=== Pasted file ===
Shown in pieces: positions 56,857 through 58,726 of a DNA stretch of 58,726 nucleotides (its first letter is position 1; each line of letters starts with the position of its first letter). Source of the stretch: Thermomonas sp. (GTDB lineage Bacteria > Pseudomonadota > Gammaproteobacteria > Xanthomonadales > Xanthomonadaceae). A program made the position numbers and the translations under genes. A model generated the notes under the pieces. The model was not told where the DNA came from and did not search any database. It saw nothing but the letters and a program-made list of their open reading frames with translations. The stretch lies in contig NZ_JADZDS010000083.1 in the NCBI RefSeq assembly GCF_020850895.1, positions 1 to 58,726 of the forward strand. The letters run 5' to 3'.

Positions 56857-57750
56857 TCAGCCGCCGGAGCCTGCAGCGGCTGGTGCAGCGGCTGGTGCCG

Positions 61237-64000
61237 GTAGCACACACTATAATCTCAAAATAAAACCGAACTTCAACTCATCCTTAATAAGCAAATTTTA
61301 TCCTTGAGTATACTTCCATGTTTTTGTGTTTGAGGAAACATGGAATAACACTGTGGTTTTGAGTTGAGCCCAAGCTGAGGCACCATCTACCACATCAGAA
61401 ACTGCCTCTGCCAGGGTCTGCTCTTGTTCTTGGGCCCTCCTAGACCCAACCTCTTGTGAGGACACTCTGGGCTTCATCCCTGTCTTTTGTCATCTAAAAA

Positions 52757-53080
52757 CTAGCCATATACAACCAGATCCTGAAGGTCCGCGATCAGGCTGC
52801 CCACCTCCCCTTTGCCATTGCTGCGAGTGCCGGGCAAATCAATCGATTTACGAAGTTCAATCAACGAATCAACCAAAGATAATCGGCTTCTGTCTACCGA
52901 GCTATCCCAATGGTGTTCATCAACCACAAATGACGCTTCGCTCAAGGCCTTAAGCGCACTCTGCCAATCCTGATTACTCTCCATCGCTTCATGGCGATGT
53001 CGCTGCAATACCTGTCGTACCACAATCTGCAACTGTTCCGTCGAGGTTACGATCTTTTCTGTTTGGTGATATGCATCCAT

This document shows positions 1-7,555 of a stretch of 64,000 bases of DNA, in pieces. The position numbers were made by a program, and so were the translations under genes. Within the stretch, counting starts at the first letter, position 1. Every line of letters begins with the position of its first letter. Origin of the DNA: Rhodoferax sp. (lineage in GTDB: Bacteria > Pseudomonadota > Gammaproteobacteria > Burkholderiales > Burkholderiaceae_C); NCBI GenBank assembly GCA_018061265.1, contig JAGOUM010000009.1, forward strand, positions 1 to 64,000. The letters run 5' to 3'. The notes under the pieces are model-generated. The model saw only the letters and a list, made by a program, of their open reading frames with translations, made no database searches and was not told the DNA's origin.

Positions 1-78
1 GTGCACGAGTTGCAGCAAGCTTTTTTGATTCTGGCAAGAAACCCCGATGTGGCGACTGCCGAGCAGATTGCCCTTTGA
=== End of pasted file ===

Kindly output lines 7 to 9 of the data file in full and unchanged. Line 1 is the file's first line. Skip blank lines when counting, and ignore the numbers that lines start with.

61401 ACTGCCTCTGCCAGGGTCTGCTCTTGTTCTTGGGCCCTCCTAGACCCAACCTCTTGTGAGGACACTCTGGGCTTCATCCCTGTCTTTTGTCATCTAAAAA

Positions 52757-53080
52757 CTAGCCATATACAACCAGATCCTGAAGGTCCGCGATCAGGCTGC